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Vendredi, 26 Mai 2017 09:09

by Terrance Hamilton Hall (Amherstburg, Ontario)*

Accessibility to the law is a policy goal of the present Canadian federal government. Two suggested improvements to accessibility would be a systemization of administrative hearing procedure and a codification of federal law as a whole.

A. Toward a Federal Administrative Procedure Act

Of the plethora of federal agencies (boards, commissions, tribunals), 30 hold hearings with a diversity of procedure. Past efforts have been made to systematize hearing procedure. The Law Reform Commission of Canada examined procedure in a series of papers and even drafted legislation in 1982 (1). The Department of Justice in 1996 made a Proposal with Guidelines (2). Recently the federal government passed legislation to consolidate the support services for 11 administrative agencies (3). Undoubtedly agency chairpersons would argue that each of their agencies is unique and deserves its own procedure, but there is a surprising amount of commonality in their various procedures that lends itself to one, more accessible, piece of legislation.

B. Toward a Canada Code (and a NAFTA Set of Laws)

Codification does not change laws but merely reorganizes them for increased accessibility. Codification is not a concept foreign to the Canadian legal systems.

English Common Law, received into Canada, had been the subject of early attempts at codification such as in Sir Edward Coke’s 1628 Institutes on the Lawes of England and Commentaries Upon Littleton (Sir Thomas Littleton’s Treatise on Tenures), followed by Sir William Blackstone’s Commentaries on the Laws of England in 1765-69.

The best-known early Canadian codifications have been the Civil Code of Lower Canada (Code civil du Bas-Canada) of 1866 and the Criminal Code of 1892. The Civil Code drew upon the French Napoleonic Code of 1804, the Louisiana Civil Code of 1825, and was suggested as a format for Canadian law in 1867. As for the Criminal Code, the Fathers of Confederation intended criminal law to be federal, perhaps as a unifying force out of the pre-Confederation muddle. Other later codes have been passed into law, such as the Canada Labour Code.

Presently, Canadian federal laws are organized alphabetically and not by topic, creating difficulty in finding relevant law. To increase accessibility, Canadian federal law could be organized using the U.S. Code’s system of 54 titles. The resulting product, the “Canada Code,” combined with the U.S. Code, might be regarded as a first step toward a NAFTA set of laws.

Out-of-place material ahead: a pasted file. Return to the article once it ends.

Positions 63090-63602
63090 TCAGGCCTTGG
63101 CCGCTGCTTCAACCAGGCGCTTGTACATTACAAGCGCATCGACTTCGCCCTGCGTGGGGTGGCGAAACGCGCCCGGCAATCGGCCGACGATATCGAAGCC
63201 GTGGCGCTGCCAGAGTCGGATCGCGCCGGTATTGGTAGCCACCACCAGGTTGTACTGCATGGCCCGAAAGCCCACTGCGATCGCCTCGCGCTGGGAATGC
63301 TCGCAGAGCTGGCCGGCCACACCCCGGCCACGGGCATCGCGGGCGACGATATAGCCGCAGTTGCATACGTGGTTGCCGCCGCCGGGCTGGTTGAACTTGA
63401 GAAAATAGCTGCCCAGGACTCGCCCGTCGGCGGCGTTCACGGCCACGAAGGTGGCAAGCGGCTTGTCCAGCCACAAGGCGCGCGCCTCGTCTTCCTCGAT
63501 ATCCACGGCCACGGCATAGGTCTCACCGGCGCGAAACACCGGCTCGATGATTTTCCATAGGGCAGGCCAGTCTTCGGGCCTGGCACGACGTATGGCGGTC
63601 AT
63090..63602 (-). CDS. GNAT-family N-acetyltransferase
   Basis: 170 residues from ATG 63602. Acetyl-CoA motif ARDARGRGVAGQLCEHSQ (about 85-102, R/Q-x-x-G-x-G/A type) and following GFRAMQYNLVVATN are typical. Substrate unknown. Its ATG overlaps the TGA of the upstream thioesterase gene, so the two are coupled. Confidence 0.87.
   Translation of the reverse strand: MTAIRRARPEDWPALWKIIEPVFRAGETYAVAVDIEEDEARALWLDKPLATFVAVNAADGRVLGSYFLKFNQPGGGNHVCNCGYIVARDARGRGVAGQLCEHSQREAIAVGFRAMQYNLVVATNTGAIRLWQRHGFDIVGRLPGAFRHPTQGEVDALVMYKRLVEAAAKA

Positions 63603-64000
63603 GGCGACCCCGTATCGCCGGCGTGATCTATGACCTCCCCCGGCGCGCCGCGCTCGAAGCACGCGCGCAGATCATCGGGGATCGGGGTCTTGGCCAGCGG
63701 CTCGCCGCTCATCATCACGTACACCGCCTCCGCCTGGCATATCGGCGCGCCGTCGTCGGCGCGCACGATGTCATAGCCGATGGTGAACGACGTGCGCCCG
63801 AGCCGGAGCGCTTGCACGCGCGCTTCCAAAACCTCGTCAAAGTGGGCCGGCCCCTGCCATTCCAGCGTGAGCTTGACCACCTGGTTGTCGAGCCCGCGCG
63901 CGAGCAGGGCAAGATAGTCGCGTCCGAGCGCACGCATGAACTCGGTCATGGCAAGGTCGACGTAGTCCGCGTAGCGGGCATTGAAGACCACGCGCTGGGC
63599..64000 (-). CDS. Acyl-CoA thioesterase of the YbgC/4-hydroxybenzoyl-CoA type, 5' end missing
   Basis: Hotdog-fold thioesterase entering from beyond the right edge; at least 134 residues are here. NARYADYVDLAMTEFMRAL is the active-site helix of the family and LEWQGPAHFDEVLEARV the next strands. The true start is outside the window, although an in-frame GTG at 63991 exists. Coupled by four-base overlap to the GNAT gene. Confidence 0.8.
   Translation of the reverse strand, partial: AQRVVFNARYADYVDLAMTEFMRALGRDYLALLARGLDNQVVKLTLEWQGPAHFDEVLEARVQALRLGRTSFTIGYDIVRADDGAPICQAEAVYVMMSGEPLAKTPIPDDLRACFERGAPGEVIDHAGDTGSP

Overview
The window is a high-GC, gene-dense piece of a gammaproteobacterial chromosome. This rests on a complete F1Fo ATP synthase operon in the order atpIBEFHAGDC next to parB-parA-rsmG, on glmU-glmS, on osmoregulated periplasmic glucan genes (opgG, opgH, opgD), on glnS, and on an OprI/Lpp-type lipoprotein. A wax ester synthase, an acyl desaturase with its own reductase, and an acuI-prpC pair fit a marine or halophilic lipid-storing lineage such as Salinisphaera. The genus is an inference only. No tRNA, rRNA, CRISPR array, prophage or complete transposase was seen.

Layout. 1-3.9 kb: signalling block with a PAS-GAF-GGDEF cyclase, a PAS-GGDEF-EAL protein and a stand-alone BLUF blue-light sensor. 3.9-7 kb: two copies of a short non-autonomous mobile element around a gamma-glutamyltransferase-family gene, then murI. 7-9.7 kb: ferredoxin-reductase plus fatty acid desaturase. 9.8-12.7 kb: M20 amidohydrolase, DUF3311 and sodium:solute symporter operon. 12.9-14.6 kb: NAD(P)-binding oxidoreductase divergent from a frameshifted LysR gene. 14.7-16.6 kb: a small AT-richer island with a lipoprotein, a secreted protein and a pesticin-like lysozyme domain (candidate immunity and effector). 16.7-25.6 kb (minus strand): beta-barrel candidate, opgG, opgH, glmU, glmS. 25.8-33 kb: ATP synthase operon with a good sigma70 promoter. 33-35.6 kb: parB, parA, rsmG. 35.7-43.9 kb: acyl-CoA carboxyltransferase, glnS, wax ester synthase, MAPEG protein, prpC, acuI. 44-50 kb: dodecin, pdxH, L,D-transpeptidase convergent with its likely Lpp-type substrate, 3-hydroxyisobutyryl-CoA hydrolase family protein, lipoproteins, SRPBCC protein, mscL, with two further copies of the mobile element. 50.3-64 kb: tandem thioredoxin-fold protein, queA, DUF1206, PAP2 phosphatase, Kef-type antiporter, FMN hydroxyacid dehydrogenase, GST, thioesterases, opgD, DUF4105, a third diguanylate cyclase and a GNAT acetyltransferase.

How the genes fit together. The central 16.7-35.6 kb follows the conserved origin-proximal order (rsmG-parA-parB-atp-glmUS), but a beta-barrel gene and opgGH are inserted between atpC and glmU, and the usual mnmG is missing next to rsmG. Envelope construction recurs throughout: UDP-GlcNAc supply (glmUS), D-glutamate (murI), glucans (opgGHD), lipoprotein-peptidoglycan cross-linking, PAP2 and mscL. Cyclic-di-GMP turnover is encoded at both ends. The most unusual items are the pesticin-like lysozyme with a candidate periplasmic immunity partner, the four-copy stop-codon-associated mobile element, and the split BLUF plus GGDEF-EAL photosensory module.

Laws are made for and on behalf of the public and should be understandable and accessible to them. An Administrative Procedure Act would promote public participation by demystifying hearing procedure, making it open and transparent. A Canada Code that collects federal laws into topics would eliminate their present alphabetical scatter without changing any law. If the Canada Code used the American title system, then the Canada and U.S. Codes together could be considered a NAFTA set of laws de facto and, perhaps in the future, de jure. Moreover, a Canada Code could be a "Canada 150" accomplishment for the legal community in this celebratory year.

*M. Hall is a former senior civil servant in the Ottawa bureaucracy and is trained as a legislative draftsman. He holds a B.Comm., LL.B., LL.L., LL.M. and a M.A. and is a member of the Quebec and Ontario bars. He is the author of Canadian Estate Planning Made Easy.


(1) Working Papers 25 & 26: Independent Administrative Agencies (Ottawa: Law Reform Commission of Canada,
1980 & 1985); Codification of Administrative Procedure, unpublished, (Hall, Marvin, 1982).
(2) Proposal For A Federal Administrative Hearings Act (Ottawa: Dept. of Justice, 1995 revised 1996).
(3) Administrative Tribunals Support Service of Canada Act, SC 2014, c 20, s 376.
 

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